If Putin comes, the Poles are waiting - a report from Nato's new frontline

4 July 2015

Late last month, on a windswept plain near the Polish town of Zagan, the defence ministers of Poland, Germany, Norway and the Netherlands joined the Nato secretary-general, Jens Stoltenberg, to… Read more


Without Scotland, England will be a weedy laughing stock

5 July 2014

On 19 September, people over all Britain could wake up in a diminished country, one that doesn’t bestride the world stage but hobbles instead. If Scotland votes to leave the… Read more


The one good thing we're leaving in Afghanistan

2 November 2013

 Kabul A strange new institution is rising from the dust in the mountains west of Kabul. The foreigners here call it the Sandhurst in the Sand. Those who work at… Read more

A patrol of allied forces in Northern Burma in 1944. Image: Getty

Griff Rhys Jones

2 March 2013

Burma, My Father and the Forgotten Army, with Griff Rhys Jones, is on BBC2 at 9pm on Sunday, 7th July. I have spent a week with old, old men, interviewing… Read more

The enemy within

3 September 2011
Inside the Pakistan Army Carey Schofield

Biteback, pp.240, 19.99

The most telling figure in Carey Schofield’s book on the Pakistan army is Faisal Alavi, a major general who was murdered in November 2008. The most telling figure in Carey… Read more

Patience v. panache

18 June 2011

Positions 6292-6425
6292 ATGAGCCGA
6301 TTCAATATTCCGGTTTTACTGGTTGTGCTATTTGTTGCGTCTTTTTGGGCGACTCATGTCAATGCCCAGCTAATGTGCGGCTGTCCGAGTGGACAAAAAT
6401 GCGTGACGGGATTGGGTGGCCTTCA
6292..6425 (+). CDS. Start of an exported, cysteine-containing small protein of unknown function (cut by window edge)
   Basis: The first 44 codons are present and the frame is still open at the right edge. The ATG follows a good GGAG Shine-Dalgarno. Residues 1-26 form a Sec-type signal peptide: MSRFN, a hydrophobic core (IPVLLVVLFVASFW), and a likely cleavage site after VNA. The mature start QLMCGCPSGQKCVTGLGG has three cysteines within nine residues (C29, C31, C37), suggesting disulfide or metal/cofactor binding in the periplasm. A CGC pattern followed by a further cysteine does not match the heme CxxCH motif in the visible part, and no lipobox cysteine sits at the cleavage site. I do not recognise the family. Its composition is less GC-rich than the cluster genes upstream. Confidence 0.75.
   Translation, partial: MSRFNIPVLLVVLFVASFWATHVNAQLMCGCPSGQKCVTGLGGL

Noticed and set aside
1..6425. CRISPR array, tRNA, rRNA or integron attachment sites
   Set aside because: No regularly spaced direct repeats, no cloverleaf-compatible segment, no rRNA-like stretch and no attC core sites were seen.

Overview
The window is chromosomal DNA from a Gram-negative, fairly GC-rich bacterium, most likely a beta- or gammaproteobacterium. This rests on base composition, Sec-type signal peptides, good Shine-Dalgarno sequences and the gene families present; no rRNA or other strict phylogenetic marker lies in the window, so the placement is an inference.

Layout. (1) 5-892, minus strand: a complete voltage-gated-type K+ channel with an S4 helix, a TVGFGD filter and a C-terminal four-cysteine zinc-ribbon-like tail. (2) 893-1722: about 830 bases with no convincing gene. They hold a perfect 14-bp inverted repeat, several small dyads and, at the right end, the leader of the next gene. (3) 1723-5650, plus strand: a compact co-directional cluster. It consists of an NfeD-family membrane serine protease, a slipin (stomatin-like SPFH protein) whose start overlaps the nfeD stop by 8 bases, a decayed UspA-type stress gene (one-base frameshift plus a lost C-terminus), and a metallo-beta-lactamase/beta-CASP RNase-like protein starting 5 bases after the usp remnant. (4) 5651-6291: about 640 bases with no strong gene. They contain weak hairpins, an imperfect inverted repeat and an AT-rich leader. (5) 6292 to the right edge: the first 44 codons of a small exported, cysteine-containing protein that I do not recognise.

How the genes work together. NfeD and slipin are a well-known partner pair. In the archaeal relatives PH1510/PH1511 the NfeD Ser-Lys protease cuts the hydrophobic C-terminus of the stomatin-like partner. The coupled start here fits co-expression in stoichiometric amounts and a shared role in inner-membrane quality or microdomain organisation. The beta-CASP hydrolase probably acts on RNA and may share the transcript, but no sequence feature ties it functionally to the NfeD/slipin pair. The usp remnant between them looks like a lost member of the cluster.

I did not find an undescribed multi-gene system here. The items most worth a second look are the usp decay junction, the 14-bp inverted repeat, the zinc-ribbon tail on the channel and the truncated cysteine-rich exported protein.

Monty and Rommel: Parallel Lives Peter Caddick-Adams

Preface, pp.618, 20

Forgotten Voices: Desert Victory Julian Thompson

Ebury Press, pp.384, 16.99

The square jaw and steely gaze are deceptive. In reality, next to a prima donna on the slide, no one is more vain and temperamental than a general on the… Read more


At war with the Greeks

8 January 2011

America’s love of the ancient republics has had military consequences in the present If you’re 40 or older and I ask you to think back to the worst moments of… Read more

Bearing the brunt

6 November 2010
Wojtek the Bear: Polish War Hero Aileen Orr, with an epilogue by Neil Ascherson

Birlinn, pp.200, 9.99

Ostensibly this small book is a jolly and true story (illustrated with some charming black-and-white snapshots) about the military experiences of Wojtek (pronounced Voycheck), the bear who, bought as a… Read more


Mud, blood and jungle rot

31 July 2010
Matterhorn Karl Malantes

Corvus, pp.598, 16.99